From the moment I first heard Joy Division's two studio albums, Unknown Pleasures and Closer, I was affected. Initially I returned the LPs to my friend Steve, saying, "These are too gloomy. I don't want to listen to them." But soon I was asking to borrow them again. These records were like beacons from another planet, in the early '80s in the US, and also not the easiest items to procure. The other college students I knew were rocking out to commercial radio bands like Journey or Foreigner, while I was immersing myself in this dark world of post-punk, created by some lads from Manchester a scant six years older than myself.
Soon I learned that the architect of the LP sounds I adored was a producer named Martin Hannett. His specialties included reverbed drums, echoing vocals, icy synthesizers, clanking/crashing sound effects, prominent bass, and effected guitars. After a life of constant alcohol and drug abuse, Martin's life was sadly cut short in 1991, due to heart failure. As a recordist I have always felt that Martin left a lot behind for us to study and absorb. I also feel he played a large part in changing the way record production was perceived; he was a precursor to many of the advances that came into play in the studio in the years following his late '70s and early '80s masterpieces.
This article is composed of excerpts from Chris Hewitt's book, Martin Hannett; Pleasures of the Unknown, a slightly chaotic but thorough collection of interviews, history, and memories published earlier in 2014. Thanks to Chris for allowing us to present some of this work in Tape Op. For more information about Martin, please check out the book, as well as the nearly 4-hour DVD, He Wasn't Just the Fifth Member of Joy Division — a film about Martin Hannett. Below is partial history of the man who produced records for Joy Division, U2, Orchestral Manoeuvres In The Dark, Nico [& The Invisible Girls], Magazine, Crispy Ambulance, Durutti Column, A Certain Ratio, Buzzcocks, John Cooper Clarke, Happy Mondays, Section 25, Blue in Heaven, and Stockholm Monsters.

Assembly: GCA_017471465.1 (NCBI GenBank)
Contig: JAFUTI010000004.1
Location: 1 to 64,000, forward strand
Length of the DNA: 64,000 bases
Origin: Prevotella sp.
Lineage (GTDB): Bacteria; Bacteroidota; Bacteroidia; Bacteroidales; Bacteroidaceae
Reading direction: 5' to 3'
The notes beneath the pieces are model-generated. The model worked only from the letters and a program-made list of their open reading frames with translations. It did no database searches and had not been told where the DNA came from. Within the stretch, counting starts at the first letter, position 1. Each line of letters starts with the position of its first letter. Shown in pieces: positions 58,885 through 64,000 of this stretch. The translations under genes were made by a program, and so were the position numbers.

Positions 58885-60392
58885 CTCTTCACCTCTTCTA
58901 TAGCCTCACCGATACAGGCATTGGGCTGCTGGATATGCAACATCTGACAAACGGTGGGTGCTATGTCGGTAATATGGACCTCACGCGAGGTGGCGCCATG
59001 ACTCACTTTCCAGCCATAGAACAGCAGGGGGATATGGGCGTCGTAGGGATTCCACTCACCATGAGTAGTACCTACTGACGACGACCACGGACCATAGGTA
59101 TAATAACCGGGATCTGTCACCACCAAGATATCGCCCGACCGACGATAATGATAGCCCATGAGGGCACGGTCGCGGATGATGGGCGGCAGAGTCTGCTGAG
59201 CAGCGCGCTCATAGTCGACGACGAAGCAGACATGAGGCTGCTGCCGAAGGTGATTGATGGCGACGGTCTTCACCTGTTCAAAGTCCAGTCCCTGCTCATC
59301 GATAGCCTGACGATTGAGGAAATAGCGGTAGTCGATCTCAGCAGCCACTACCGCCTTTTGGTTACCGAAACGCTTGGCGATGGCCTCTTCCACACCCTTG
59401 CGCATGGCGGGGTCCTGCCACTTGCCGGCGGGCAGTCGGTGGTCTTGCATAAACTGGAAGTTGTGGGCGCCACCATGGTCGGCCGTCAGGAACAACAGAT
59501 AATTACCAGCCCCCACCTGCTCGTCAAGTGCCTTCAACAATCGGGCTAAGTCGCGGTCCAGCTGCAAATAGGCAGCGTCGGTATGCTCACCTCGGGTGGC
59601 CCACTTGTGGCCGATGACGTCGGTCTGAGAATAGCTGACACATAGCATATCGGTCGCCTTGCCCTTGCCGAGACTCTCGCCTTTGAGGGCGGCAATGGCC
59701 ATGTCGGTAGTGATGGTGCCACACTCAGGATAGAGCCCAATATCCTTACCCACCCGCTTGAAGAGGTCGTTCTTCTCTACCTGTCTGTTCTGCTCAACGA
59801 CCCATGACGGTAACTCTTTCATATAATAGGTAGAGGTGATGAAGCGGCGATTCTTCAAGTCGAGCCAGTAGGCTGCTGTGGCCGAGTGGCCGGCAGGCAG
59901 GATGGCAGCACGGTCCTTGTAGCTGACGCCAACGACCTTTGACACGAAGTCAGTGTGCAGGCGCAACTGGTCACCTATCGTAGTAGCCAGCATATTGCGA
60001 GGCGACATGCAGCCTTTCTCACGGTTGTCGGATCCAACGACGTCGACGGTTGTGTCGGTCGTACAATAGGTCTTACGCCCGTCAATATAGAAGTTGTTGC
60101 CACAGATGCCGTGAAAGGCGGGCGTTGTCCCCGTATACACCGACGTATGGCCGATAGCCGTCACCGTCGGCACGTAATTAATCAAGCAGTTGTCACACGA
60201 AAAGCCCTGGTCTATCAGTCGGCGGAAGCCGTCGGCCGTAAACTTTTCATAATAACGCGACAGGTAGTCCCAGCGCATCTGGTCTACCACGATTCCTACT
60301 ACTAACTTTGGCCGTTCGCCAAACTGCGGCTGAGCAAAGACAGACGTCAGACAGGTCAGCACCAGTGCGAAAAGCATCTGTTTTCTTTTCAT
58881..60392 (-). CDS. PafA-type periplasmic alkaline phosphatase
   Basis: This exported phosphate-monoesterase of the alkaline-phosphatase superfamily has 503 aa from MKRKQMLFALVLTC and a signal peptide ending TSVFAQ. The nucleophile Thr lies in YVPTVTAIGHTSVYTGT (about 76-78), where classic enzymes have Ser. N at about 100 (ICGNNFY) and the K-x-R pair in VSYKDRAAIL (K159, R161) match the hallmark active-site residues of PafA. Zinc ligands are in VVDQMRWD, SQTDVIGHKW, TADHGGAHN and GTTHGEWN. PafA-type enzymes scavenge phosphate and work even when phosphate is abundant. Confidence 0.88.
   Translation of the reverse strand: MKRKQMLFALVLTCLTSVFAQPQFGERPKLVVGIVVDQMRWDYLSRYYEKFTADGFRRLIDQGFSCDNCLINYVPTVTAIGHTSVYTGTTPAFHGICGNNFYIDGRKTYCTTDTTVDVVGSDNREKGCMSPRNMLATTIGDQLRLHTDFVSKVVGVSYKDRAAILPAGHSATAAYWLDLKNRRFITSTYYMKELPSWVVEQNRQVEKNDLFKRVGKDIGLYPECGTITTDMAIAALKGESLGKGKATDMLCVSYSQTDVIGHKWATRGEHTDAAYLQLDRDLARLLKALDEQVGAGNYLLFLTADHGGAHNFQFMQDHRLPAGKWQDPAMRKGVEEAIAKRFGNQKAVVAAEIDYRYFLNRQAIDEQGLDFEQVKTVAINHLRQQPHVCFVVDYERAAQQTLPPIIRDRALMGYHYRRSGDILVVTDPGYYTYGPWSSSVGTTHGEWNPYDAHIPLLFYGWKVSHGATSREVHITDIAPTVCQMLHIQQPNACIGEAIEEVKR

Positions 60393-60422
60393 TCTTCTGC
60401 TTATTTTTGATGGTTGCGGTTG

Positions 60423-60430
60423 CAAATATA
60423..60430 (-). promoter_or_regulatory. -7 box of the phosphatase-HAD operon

Early on Martin was obsessed with having the best hi-fi equipment. Listening to and examining records became a pastime that would pay off. -LC
Neil Pointon: friend, co-worker
"I met Martin at ICI Blackley [Imperial Chemical Industries, where they worked together] in September of 1965, on a typical Manchester rainy day. He was sitting there in his Hush Puppies with a packet of Sterling cigarettes, and he offered me a cigarette. He bought a hi-fi system from a shop on Oldham Street with his first month's wages. That's when he began listening obsessively for some unattainable silence between or behind the notes. On Saturday morning we'd make the routine tour of all the hi-fi and music shops."
Bruce Mitchell: drummer, Durutti Column
"His first LP production was the Belt & Braces Roadshow Band. His second production job was Slaughter & the Dogs' 'Where have all the Boot Boys Gone?' His third job was Spiral Scratch by the Buzzcocks. It was what established him in that generation's eyes as the sympathetic producer. It was geography; he was in the right place, at the right time."